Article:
that’s eighteen inches in diameter. Again, that might not sound like much but when you are on one end of a cross-cut saw and you saw through a two foot or three foot diameter tree, it involves a lot of sawing. I have to go back to my father all the time. He was short, about five foot eight Inches, a bit close to the ground, but he could out saw any man I ever saw in that position, the horizontal position. It was terrible. It used to break my back and I’d be out of wood in no time. And he’d say, “Come on, let’s get agoin’”.

So anyway, now we sawed the tree down. It falls where it’s supposed to fall. It’s on the ground. The first thing you do is lift the tree, chop off all the limbs with your axe, haul them away to a pile where you’re later going to burn them. If the branches were large enough, you’d save them for firewood. The small branches you’d haul off and throw in the pile. Now you cut the logs to the required lengths. If you’re going to use it for three-foot wood for the furnace, you’d probably cut it into six-foot lengths. If you’re going to cut it for eighteen inch wood for fireplaces, you’d probably cut two eighteen inch lengths or three feet, three feet and a half. So now you have the tree down on the ground. You have it cut up into the required lengths, necessary sizes. Now you have to split the sucker. Again, there was no such thing as a log splitter. You split that log with wedges and hammers. You know what a wedge looks like? It’s an iron piece, rather sharp on one side and blunt on the other. You’d insert that into either the end of the tree or the top of the tree and you’d hammer them in until the thing finally splits. Sometimes if the wood is very stringy, an oak tree is very stringy, you might get four or five wedges and it still hadn’t split. Then you’re in trouble. So you might have to make a wood wedge for this. It’s thicker. Hammer it down and hammer away until it finally splits. Then you get it down to the size where you can handle it. You don’t have any


loaders and you load them by hand. You bend down there and you pick that thing up and you throw it up onto the wagon or sleigh. Again, this is brutal, hard work. Yet there was a lot of fun connected with it. First thing we’d go on a morning which might be ten or twenty below zero. We’d make a big bonfire so we could warm our hands and our wedges, incidentally. If the wedges were not warm, they’d pop right back out of the tree when you tried to hammer them in. They’d come out like a shot. So your wedge had to be warm.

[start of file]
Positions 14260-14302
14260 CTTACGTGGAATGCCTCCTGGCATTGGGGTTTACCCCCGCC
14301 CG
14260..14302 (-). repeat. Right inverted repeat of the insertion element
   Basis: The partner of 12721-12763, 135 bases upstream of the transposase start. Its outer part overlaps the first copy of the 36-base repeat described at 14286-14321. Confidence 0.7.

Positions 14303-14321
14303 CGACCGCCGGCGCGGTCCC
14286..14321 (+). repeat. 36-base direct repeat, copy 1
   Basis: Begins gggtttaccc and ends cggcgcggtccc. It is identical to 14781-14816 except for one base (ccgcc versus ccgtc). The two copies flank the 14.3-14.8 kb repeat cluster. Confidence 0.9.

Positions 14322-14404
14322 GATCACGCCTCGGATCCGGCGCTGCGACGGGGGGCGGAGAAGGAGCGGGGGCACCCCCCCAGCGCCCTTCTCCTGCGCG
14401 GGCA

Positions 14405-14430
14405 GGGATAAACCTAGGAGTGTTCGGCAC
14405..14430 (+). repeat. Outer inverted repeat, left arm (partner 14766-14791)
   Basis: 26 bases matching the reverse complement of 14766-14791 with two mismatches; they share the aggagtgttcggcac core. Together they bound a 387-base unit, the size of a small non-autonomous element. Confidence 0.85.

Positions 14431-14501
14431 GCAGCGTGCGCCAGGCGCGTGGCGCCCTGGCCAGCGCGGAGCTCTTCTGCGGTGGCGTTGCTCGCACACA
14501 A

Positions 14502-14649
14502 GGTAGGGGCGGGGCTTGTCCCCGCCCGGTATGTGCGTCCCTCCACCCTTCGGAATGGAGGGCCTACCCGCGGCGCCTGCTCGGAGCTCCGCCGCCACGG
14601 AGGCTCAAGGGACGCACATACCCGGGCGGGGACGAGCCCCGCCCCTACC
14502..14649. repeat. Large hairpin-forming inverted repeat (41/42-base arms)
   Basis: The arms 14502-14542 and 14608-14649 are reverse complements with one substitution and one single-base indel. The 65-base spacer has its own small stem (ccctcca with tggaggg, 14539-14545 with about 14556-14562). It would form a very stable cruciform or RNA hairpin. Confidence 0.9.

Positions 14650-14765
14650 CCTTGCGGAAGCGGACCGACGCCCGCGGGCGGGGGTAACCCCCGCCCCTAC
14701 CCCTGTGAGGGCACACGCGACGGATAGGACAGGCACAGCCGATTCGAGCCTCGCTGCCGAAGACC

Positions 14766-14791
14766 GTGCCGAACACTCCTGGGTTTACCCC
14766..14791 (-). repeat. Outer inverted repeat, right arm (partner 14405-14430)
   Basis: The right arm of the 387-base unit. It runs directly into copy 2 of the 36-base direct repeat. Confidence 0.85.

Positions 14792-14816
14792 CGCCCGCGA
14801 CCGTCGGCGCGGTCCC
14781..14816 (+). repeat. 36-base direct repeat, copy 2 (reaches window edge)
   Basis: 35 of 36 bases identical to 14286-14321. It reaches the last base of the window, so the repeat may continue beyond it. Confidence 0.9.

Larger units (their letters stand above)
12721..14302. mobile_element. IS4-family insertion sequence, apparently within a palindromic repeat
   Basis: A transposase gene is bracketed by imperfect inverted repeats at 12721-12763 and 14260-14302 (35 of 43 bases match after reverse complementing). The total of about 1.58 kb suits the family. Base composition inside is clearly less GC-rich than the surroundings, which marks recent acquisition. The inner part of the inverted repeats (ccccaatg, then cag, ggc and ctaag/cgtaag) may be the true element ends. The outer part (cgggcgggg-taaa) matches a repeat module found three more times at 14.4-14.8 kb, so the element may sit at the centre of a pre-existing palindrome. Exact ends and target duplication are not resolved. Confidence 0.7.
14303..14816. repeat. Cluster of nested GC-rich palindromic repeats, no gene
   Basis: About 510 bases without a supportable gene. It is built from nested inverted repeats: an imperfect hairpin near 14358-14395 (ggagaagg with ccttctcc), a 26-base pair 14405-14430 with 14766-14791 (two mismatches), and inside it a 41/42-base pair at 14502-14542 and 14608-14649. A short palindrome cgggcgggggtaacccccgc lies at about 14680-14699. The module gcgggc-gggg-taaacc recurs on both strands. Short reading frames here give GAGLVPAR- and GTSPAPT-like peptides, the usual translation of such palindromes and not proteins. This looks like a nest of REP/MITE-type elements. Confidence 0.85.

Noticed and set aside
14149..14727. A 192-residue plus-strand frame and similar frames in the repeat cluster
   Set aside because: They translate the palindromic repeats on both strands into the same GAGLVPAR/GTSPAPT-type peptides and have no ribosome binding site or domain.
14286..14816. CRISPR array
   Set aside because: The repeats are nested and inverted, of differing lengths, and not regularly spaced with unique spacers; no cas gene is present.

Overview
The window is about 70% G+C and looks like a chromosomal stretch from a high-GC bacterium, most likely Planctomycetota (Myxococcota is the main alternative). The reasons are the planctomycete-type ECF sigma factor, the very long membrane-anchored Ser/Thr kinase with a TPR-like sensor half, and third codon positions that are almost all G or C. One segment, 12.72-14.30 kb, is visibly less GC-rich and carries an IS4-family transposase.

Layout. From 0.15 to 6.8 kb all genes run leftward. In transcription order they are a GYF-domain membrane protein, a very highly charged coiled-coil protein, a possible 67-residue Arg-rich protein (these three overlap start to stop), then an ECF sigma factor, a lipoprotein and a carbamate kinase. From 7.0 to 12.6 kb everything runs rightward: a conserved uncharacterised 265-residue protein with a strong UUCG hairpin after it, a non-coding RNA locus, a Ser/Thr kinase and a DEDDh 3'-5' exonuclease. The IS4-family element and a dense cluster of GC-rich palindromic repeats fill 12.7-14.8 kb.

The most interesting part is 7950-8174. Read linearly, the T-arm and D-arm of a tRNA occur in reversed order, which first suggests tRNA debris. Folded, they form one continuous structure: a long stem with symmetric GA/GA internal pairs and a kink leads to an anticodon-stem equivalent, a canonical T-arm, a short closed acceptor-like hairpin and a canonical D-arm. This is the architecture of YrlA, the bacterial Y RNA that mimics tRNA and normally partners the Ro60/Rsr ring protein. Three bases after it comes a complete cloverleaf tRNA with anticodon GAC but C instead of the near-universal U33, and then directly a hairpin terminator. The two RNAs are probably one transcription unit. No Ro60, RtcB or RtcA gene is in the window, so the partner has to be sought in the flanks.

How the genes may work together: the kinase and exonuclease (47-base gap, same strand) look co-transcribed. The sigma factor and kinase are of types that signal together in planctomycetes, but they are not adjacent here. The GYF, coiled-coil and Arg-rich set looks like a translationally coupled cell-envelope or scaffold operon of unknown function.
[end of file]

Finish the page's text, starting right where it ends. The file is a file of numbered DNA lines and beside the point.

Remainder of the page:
So, you loaded up the sleigh and away you went with a load of wood, took It down to the area near the greenhouse where then you either sawed it by hand, cut it up in the required lengths, or you cut it with a circular saw. With a saw about thirty-six inches in diameter, driven by a, probably an old Ford tractor with a big belt on it. That thing would go ninety miles an hour and whistle in the air. You stood there and you sawed these things up into the proper lengths. Again, a most dangerous job. I once saw one of these circular saws, while going at full speed and the man who had put the log on the saw table didn’t have it at the quite right angle and the saw split. It disintegrated, probably fifteen different pieces, revolving at a tremendous rate. It threw the pieces straight up into the air at quite a distance. Any one … could have been dismembered had it hit them. As it was… I remember the fellows name was Bill Reid. When the saw exploded he was the only man that was hurt. He got a little piece of the saw lodged in his nose. It sounds funny but it could just as well have hit the eye. It lodged into the top part of his nose. He didn’t know it was there. We saw blood running down his face. Finally, someone reached up and took the piece of the saw and pulled it out of his nose.